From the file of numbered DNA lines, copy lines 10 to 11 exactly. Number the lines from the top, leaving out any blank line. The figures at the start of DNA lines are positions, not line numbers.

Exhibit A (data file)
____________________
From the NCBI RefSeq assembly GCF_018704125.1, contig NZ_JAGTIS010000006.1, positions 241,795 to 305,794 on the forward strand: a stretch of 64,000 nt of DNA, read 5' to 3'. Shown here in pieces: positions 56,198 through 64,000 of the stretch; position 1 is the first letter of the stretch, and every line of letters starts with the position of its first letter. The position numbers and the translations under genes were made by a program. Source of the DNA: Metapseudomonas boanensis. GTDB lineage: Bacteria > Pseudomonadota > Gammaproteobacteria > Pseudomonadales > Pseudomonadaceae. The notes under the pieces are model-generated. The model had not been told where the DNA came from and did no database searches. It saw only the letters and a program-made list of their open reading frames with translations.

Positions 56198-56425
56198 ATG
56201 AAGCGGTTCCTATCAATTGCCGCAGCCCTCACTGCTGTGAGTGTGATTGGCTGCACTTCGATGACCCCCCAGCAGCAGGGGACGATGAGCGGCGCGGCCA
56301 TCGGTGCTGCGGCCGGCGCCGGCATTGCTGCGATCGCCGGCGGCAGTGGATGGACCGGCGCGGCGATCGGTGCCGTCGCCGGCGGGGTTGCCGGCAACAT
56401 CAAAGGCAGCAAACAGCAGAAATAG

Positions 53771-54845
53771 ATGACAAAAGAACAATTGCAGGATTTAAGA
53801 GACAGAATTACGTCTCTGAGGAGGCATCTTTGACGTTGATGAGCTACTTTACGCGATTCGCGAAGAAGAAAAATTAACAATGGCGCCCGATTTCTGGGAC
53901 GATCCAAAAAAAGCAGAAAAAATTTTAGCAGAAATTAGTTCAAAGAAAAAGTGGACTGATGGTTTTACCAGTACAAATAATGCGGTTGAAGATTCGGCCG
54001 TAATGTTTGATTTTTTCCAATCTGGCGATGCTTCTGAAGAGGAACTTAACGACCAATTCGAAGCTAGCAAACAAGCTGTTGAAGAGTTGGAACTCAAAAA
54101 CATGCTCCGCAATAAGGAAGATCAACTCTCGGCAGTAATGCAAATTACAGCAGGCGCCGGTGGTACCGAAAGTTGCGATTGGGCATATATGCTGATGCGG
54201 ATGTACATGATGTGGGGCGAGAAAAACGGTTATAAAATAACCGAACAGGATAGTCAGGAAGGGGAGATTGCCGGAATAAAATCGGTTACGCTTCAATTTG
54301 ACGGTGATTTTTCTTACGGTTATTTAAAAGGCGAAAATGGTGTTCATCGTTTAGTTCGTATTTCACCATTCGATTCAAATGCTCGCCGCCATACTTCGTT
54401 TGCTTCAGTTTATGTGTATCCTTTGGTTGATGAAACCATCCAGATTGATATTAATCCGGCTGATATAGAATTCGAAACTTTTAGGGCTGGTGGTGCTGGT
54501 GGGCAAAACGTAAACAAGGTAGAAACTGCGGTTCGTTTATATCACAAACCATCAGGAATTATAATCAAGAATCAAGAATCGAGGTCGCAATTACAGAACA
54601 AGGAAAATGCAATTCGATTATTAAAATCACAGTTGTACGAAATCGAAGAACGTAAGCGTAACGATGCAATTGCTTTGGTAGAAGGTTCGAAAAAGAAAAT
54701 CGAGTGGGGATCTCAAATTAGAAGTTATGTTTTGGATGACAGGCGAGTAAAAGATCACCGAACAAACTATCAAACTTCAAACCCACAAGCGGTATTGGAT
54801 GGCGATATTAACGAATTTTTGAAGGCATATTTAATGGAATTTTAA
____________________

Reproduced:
53901 GATCCAAAAAAAGCAGAAAAAATTTTAGCAGAAATTAGTTCAAAGAAAAAGTGGACTGATGGTTTTACCAGTACAAATAATGCGGTTGAAGATTCGGCCG
54001 TAATGTTTGATTTTTTCCAATCTGGCGATGCTTCTGAAGAGGAACTTAACGACCAATTCGAAGCTAGCAAACAAGCTGTTGAAGAGTTGGAACTCAAAAA